Focal point: Jerry Brown
temperature reflects integrated changes in ground surface
energy balance, in turn reflecting possible climate
refers to earth materials that remain at or below 0°C
for at least two consecutive years. In the Northern Hemisphere,
permafrost regions occupy approximately 23 million km2,
with permafrost underlying between 12 and 17 million km2.
These areas include large regions of Canada, China, Mongolia,
Russia and Alaska, and with smaller permafrost areas at
higher elevations in mountain chains of many other countries
in both the Northern and Southern Hemispheres. The thickness
of permafrost can exceed 600 m in the high latitudes. Southward,
permafrost thins and becomes discontinuous. Unlike snow
and ice covers, permafrost is not easily observed remotely,
and requires in situ observations to define its extent and
of permafrost and active layer
monitoring is conducted mainly through ground-based, point
measurements. Permafrost thermal state (i.e. ground temperature)
and active layer thickness are the key permafrost variables
identified for monitoring under the GCOS/GTOS programmes.
The Global Terrestrial Network for Permafrost (GTN-P), approved
in 1999 and coordinated by the International Permafrost
Association (IPA), comprises two international monitoring
networks: Thermal State of Permafrost (TSP) and Circumpolar
Active Layer Monitoring (CALM). More than 15 countries participate
in these networks.
temperature data are essential for detecting the terrestrial
climate signal in permafrost terrain. The temperature signal
in permafrost provides an indication of integrated changes
in the ground surface energy balance, that in turn may reflect
changes in climate. Many permafrost temperature records
are of short duration and discontinuous, but some sites
have continuous time series 20 to 30 years long.
extent and plans
majority of the monitoring sites are located in the high
latitude and high altitude regions of the Northern Hemisphere.
Existing and new sites in Antarctica and the subantarctic
are being added. The GTN-P is largely composed of regional
networks, including the Mackenzie region in Canada; an Alaskan
transect and deep boreholes in northern Alaska; the Permafrost
and Climate in Europe (PACE) programme of boreholes, largely
in alpine permafrost; and regional networks in China, Russia
125 sites, in both hemispheres contribute to CALM, which
has operated for the last decade. The more recently established
TSP has identified over 550 boreholes that can potentially
contribute to GTN-P. Metadata and site information are available
for many of these candidate boreholes (see GTN-P Web site).
Both TSP and CALM are included in the International Polar
Year (IPY) programme Permafrost Observatory Project (#50).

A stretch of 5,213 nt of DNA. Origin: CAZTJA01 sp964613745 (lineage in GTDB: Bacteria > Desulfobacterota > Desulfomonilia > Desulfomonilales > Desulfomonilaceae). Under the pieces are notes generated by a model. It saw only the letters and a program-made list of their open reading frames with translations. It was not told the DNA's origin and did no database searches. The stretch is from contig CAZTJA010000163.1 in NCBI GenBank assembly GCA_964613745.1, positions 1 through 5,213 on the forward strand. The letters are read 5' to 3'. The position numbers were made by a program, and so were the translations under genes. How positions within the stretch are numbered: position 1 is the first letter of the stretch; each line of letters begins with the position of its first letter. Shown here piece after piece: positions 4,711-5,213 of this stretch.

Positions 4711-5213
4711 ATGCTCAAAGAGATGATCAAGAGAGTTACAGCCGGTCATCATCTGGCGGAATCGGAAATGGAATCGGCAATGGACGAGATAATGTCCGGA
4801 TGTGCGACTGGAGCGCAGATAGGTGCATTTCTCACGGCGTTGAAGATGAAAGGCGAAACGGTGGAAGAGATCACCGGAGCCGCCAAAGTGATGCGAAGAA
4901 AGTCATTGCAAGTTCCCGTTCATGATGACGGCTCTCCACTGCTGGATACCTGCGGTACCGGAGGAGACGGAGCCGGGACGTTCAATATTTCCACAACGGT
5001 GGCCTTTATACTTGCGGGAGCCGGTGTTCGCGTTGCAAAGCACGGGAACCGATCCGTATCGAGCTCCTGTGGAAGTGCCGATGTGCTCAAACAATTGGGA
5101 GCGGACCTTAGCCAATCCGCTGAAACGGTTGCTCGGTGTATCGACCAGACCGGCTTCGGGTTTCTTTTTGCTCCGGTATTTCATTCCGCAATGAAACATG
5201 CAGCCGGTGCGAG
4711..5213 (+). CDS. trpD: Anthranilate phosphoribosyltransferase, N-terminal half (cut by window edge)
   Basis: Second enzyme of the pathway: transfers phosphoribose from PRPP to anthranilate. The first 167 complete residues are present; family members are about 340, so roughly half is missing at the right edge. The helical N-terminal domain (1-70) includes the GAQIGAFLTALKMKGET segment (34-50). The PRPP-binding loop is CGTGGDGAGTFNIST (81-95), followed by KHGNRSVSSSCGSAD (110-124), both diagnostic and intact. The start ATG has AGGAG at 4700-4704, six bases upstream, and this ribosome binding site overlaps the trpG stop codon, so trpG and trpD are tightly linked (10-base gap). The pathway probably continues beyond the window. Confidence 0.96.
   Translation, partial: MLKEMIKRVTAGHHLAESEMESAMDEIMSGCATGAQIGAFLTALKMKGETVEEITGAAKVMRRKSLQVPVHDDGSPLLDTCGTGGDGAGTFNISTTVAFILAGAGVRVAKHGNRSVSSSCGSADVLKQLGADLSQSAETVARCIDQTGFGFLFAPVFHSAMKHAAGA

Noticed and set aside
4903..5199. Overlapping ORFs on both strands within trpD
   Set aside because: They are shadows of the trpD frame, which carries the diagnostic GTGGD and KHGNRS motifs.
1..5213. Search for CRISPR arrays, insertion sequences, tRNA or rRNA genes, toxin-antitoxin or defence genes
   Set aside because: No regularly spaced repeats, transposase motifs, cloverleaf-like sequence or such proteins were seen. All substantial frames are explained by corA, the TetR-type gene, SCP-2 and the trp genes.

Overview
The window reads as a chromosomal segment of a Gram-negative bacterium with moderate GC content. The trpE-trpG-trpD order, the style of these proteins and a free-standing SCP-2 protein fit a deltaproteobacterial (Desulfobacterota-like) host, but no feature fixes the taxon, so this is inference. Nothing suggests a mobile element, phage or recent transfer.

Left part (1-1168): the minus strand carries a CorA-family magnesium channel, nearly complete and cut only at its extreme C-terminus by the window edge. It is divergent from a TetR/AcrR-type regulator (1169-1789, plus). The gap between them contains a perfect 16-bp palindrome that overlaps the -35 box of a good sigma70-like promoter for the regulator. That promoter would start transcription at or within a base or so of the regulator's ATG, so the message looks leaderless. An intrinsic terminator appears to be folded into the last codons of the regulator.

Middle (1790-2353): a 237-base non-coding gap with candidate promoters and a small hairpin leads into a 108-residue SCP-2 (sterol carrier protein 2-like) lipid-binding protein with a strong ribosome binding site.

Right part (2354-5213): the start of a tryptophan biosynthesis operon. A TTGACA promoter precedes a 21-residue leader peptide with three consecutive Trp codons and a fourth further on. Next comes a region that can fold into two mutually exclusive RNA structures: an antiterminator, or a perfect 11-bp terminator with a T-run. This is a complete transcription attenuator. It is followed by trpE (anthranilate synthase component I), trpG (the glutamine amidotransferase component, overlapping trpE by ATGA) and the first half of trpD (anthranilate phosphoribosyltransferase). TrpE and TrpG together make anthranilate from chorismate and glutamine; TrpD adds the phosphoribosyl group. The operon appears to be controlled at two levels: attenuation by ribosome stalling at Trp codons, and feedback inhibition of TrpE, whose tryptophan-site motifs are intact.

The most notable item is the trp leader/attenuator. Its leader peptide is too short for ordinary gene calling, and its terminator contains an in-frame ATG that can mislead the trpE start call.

Permafrost temperature measurements at many sites are planned
for 2007–2008 to obtain a “snapshot” as
a contribution to the IPY.
commitment, however, is required to establish a permanent
network of permafrost observatories as part of GTN-P.
products and coordination
international funding is available explicitly for data management,
and so this has been done largely on a voluntary basis.
Management and dissemination of active layer data for CALM
is currently supported through a grant from the U.S. National
Science Foundation. Data management for TSP is partially
supported by the Geological Survey of Canada through its
research programmes. Both CALM and TSP contribute soil temperature
and moisture data to the Terrestrial Ecosystem Monitoring
Sites (TEMS) database. Several IPY proposals are pending,
and, if funded, will provide additional resources for producing
a comprehensive retrospective and contemporary database
on the state of permafrost. IPA coordinates GTN-P activities
with other international programmes, including the World
Climate Research Programme - (WCRP-CliC) and the Integrated
Global Observing Straregy – Cryosphere (IGOS - Cryo).
GTN-P Site selection criteria
selected meet the GCOS/GTOS hierarchical system for surface
observations, of the Global Hierarchical Observing Strategy
as well as meeting the following criteria:
1. Site data well documented
and freely available.
Well-documented methodologies employed.
Reasonable assurance for long-term measurements.
Sites in under-represented areas have priority.
Readily accessible sites with long-established research
and funding commitments preferred.
Participation in the GCOS/GTOS networks will facilitate
use of the data by international organizations such as the
Intergovernmental Panel on Climate Change (IPCC)
and the Arctic Climate Impact Assessment (ACIA),
and improve justification for national and multi-national
funding. The initial role of the IPA permafrost network
is to organize the systematic collection and distribution
of standardized data. The Geological
Survey of Canada is providing the international
data management for the GTN-P borehole temperature monitoring
programme and maintains the GTN-P
web site on its Permafrost internet
site. Metadata for network sites will be accessible
as well as regularly submitted summary data. GTN-P data
would be subsequently archived through the National
Snow and Ice Data Centre, Boulder, Colorado,
as part of the IPA's Global Geocryological Database. Summaries
and interpretations of data will be prepared every five
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